7 Small Things You May Fixate On If Your Relationship Lacks Security, According To Experts

Young disappointed African American woman texting in sunny park

If you ever find yourself fixating on the little things your partner does (or doesn't do), and it feels like you can't stop worrying, it could be a sign your relationship lacks security. You might bite your nails when they don't text back, or wonder what it means if you don't see each other for a few days. And while it may seem like you're making a big deal out of nothing, small worries like these can actually stem from a larger issue.

"A person fixates or feels insecure because their intuition is telling them that something doesn't feel right," Jennifer L. McBride McNamara, MA, LAMFT, a licensed associate marriage and family therapist, tells Bustle. "The fixation becomes the guidepost for where the relationship lacks security." For example, if you're hung up on their texting habits, it may mean you don't trust your partner, or that you need to communicate more.

By recognizing these worries, and talking about them with your partner, you can start to create a greater sense of security within your relationship, McNamara says. It's best to be honest, validate each other's feelings, and keep a conversation going in order to establish trust.

From there, it'll be easier to feel secure, no matter what happens. "Trust takes time and it takes the accumulation of lots of little not-broken trusts," McNamara says. "It requires consistently doing what you say you're going to do, being where you say you're going to be, talking about subjects that need to be addressed, and being vulnerable with feelings." Here are a few things you might fixate on, if security is an issue in your relationship.


How Much Time You Spend Together

If you're feeling anxious or insecure within your relationship, you may start to fixate on how much time you spend together, and use it as a way to measure or assess your partner's commitment level, McNamara says.

When this is an area of concern, it's not uncommon to keep a running tally in your head of how many days you spend together versus apart. It's even possible, McNamara says, to feel jealous of your partner's other relationships, because they take away from your time together as a couple.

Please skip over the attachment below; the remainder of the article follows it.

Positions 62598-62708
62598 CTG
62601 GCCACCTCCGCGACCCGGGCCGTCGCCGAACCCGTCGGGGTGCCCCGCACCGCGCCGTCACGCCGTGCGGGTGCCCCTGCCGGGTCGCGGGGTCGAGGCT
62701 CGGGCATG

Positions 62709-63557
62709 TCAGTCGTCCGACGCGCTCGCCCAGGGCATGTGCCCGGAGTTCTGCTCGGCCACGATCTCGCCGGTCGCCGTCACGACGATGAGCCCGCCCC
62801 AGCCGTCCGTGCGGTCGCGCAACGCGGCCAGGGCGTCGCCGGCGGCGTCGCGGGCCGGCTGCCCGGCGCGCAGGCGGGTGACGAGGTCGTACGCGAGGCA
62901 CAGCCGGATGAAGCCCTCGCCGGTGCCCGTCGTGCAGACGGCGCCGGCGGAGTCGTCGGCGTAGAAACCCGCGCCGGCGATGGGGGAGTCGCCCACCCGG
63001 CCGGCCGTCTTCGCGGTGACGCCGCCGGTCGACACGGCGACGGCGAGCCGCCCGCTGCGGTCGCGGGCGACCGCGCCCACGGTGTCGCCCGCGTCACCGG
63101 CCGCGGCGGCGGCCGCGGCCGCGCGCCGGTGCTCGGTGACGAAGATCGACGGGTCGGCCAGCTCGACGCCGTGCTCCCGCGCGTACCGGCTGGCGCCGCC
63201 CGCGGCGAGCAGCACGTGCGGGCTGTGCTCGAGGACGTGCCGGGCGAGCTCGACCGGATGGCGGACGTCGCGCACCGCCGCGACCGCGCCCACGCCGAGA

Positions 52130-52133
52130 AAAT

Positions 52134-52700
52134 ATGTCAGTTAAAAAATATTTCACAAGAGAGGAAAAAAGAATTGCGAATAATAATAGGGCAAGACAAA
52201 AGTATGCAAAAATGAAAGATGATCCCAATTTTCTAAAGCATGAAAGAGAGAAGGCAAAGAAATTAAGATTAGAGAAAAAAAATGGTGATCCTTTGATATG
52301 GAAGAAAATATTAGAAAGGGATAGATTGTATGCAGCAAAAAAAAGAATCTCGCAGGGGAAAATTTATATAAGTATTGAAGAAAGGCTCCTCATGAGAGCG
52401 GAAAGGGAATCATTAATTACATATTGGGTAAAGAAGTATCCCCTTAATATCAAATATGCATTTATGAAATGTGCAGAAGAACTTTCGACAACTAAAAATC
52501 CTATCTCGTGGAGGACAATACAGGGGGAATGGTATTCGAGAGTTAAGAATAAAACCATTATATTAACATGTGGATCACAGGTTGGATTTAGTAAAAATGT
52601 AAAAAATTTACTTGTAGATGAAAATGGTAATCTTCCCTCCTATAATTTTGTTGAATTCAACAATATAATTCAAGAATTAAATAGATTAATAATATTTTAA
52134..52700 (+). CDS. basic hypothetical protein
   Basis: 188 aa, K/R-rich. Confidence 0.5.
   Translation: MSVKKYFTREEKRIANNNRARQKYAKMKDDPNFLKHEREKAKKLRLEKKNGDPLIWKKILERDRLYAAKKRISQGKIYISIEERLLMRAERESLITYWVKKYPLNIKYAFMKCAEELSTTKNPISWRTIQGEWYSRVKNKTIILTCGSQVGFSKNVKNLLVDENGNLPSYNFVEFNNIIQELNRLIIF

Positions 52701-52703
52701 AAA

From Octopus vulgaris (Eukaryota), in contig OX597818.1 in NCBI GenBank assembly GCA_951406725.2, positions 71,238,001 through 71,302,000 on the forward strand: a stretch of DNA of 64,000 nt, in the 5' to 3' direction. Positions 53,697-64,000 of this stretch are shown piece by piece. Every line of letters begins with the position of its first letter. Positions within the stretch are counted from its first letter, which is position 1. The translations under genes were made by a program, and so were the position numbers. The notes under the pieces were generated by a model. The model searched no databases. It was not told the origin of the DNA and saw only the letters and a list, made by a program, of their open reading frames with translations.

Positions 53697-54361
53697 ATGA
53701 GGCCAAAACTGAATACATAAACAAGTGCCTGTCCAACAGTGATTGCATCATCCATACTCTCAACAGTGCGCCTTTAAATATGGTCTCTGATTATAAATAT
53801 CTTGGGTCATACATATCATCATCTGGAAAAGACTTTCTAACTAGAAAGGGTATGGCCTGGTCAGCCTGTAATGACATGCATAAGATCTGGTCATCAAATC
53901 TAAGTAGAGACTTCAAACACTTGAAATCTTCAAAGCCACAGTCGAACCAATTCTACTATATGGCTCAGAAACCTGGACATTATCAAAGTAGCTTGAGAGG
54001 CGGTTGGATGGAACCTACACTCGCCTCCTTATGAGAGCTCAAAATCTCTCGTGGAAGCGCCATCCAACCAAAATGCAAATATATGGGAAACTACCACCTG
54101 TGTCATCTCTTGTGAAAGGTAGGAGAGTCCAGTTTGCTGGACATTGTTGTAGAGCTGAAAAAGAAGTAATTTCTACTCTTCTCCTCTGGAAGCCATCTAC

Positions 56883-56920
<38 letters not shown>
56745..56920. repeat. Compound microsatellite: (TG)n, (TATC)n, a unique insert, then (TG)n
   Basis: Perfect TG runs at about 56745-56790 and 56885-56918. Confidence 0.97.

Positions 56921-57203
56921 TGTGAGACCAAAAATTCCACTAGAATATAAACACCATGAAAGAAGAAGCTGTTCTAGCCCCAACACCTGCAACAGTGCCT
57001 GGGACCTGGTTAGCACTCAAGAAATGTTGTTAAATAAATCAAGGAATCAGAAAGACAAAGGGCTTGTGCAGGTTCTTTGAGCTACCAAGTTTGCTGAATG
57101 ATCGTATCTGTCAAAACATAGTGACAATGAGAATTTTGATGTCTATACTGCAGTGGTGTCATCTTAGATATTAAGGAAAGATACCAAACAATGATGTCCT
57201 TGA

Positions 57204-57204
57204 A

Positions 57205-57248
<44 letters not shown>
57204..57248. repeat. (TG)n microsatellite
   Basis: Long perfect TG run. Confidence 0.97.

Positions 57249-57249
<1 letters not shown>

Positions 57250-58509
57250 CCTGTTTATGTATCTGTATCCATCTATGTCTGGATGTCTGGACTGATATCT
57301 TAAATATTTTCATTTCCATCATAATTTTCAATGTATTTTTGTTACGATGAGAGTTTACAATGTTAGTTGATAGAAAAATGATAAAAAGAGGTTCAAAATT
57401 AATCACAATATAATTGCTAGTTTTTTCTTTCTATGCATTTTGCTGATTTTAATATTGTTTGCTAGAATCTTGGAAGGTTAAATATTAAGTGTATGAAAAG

If that seems to be the case, you'll want to figure out why. Are you worried about the strength of your relationship? By bringing it into the light, it'll be easier to make improvements as a couple.


Who Does The Chores

"Many people who are insecure in a relationship will 'keep score' on issues like money and chores, getting resentful if there isn’t total equality," Jonathan Bennett, relationship and dating expert at Double Trust Dating, tells Bustle. And while this can occur in any relationship, it's way more likely to happen if you feel like partner doesn't appreciate you, or as if they aren't fully committed.

It may help to keep in mind that, "while each partner needs to be fully invested in the relationship and contribute, there are times where one partner might pick up more of the slack in certain circumstances," Bennett says. And try to let it go.

But if this has become an ongoing concern, think about why you keep score, and why you get upset over chores or money. There may be a lack of security in your relationship, that's been lurking beneath the surface.


What Your Partner Is Doing On Social Media


If you ever find yourself worrying about what your partner is posting online, or who they are interacting with, take note. "Constantly checking up on your partner’s social media can be a sign of insecurity, especially if you’re always looking for signs that your partner is acting inappropriately," Bennett says.